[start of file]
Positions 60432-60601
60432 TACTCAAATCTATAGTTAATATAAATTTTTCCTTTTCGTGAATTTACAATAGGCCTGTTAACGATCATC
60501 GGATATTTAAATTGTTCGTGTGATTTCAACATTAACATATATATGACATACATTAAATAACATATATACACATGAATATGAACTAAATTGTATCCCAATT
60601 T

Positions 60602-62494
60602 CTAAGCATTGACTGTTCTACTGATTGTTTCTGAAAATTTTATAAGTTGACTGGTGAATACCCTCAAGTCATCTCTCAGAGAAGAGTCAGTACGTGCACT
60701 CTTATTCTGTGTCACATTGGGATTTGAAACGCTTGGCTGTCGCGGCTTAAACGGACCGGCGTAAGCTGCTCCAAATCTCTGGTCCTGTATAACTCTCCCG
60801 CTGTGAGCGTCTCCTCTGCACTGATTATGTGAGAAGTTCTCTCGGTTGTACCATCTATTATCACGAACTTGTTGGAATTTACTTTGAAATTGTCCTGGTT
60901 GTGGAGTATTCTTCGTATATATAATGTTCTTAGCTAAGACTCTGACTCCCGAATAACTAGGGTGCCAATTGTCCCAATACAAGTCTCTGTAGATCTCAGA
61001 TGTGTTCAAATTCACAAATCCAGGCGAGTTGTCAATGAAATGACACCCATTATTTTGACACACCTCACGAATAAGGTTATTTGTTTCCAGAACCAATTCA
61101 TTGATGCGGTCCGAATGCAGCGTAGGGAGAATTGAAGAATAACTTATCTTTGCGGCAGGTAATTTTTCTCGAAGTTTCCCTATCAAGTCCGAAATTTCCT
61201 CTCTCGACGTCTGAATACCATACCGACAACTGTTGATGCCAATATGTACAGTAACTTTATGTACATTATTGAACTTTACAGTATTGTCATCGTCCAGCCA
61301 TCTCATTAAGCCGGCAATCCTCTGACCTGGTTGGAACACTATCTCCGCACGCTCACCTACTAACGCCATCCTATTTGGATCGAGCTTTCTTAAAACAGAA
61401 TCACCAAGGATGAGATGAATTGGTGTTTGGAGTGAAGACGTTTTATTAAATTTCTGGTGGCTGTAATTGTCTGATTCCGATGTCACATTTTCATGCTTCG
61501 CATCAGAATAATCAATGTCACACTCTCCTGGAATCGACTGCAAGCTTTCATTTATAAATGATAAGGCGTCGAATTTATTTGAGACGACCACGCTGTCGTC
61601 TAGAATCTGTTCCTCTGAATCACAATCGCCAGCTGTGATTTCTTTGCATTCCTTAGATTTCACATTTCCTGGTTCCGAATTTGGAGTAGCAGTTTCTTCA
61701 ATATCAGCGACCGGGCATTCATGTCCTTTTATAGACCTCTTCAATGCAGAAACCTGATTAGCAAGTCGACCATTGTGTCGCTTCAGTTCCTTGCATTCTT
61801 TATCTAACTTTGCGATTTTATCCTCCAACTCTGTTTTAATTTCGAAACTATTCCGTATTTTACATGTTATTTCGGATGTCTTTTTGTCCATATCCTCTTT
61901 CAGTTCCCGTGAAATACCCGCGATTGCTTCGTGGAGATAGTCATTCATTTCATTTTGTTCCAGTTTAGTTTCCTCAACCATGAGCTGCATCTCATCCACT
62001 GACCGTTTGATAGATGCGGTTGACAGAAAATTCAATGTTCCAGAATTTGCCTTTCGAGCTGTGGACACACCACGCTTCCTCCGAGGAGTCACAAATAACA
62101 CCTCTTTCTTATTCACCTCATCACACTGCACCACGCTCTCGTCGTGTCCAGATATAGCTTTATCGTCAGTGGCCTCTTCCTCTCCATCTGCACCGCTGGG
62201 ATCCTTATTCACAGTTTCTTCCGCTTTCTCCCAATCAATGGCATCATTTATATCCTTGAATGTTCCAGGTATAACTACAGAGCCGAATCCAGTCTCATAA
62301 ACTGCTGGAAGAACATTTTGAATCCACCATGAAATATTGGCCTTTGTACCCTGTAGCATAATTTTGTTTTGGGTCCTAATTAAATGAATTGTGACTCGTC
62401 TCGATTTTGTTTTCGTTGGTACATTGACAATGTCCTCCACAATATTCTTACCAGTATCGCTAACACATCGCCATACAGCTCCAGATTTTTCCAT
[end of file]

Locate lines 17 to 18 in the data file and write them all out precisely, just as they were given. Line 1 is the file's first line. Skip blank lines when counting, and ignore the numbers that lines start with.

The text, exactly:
61701 ATATCAGCGACCGGGCATTCATGTCCTTTTATAGACCTCTTCAATGCAGAAACCTGATTAGCAAGTCGACCATTGTGTCGCTTCAGTTCCTTGCATTCTT
61801 TATCTAACTTTGCGATTTTATCCTCCAACTCTGTTTTAATTTCGAAACTATTCCGTATTTTACATGTTATTTCGGATGTCTTTTTGTCCATATCCTCTTT